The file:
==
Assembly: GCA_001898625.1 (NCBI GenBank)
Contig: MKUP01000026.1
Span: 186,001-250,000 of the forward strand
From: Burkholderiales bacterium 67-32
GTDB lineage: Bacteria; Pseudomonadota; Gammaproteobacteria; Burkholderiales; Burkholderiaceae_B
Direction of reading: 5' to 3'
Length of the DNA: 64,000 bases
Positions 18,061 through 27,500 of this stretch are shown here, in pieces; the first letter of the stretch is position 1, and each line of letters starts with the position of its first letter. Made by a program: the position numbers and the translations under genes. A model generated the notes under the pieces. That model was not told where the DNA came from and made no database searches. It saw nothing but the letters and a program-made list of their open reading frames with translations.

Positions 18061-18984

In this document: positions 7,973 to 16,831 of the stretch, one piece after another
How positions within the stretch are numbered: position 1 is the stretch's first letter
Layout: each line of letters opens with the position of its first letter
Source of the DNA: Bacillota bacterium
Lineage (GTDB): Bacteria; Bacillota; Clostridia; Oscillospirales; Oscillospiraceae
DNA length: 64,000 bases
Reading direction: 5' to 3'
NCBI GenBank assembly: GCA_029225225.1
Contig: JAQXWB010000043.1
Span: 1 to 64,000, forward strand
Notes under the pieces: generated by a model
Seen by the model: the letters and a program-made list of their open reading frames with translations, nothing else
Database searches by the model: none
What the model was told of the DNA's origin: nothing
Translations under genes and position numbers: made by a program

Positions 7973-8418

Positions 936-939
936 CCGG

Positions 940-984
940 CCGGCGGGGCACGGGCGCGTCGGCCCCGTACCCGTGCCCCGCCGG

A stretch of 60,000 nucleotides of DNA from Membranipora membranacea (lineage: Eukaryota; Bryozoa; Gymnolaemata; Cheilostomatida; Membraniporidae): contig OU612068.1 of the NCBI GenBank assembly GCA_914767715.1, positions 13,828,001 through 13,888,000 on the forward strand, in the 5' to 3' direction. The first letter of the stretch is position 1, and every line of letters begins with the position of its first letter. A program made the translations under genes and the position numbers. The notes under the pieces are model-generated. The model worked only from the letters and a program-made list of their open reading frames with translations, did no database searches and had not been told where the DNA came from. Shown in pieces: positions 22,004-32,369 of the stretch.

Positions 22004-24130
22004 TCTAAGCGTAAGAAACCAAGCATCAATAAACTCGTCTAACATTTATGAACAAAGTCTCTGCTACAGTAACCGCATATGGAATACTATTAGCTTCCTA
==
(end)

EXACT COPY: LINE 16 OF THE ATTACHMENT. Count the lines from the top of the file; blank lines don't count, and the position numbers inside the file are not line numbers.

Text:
Reading direction: 5' to 3'